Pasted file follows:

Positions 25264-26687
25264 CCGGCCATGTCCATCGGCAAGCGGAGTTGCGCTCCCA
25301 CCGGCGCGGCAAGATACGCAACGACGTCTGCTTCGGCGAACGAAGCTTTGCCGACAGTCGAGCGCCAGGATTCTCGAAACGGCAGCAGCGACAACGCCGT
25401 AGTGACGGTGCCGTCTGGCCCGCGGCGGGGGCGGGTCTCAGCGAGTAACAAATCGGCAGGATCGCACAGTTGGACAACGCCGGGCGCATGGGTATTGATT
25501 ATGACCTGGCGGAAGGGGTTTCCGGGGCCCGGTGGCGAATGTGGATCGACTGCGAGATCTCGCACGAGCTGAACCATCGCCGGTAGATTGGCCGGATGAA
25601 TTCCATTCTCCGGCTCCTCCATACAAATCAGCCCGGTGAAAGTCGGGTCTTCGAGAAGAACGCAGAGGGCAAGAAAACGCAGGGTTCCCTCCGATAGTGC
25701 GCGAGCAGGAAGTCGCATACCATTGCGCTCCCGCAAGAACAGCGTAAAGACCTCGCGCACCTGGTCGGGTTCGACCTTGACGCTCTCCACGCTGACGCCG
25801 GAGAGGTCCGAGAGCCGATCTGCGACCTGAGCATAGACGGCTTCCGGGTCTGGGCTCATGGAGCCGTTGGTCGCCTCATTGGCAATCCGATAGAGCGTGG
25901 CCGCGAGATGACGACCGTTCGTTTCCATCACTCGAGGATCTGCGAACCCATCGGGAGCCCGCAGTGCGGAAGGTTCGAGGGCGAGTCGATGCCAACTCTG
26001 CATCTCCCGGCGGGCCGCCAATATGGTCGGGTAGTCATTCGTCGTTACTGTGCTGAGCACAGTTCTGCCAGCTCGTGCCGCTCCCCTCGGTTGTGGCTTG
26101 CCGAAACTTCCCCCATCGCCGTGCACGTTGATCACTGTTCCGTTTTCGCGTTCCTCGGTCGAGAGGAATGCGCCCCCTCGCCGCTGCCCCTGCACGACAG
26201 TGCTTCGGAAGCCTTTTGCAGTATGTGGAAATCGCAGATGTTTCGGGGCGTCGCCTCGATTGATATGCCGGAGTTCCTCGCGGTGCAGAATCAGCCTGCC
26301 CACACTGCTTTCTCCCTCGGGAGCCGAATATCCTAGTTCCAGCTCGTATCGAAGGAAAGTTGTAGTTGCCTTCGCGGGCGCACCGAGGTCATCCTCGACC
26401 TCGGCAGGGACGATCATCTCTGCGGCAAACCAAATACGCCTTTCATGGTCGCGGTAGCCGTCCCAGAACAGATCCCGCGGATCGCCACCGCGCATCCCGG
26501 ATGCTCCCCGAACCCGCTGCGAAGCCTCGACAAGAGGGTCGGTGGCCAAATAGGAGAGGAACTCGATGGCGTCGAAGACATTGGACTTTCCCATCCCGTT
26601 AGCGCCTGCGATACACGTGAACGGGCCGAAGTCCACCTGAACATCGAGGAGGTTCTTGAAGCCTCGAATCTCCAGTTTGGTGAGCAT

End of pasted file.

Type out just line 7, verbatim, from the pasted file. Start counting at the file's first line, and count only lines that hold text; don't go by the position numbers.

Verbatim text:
25701 GCGAGCAGGAAGTCGCATACCATTGCGCTCCCGCAAGAACAGCGTAAAGACCTCGCGCACCTGGTCGGGTTCGACCTTGACGCTCTCCACGCTGACGCCG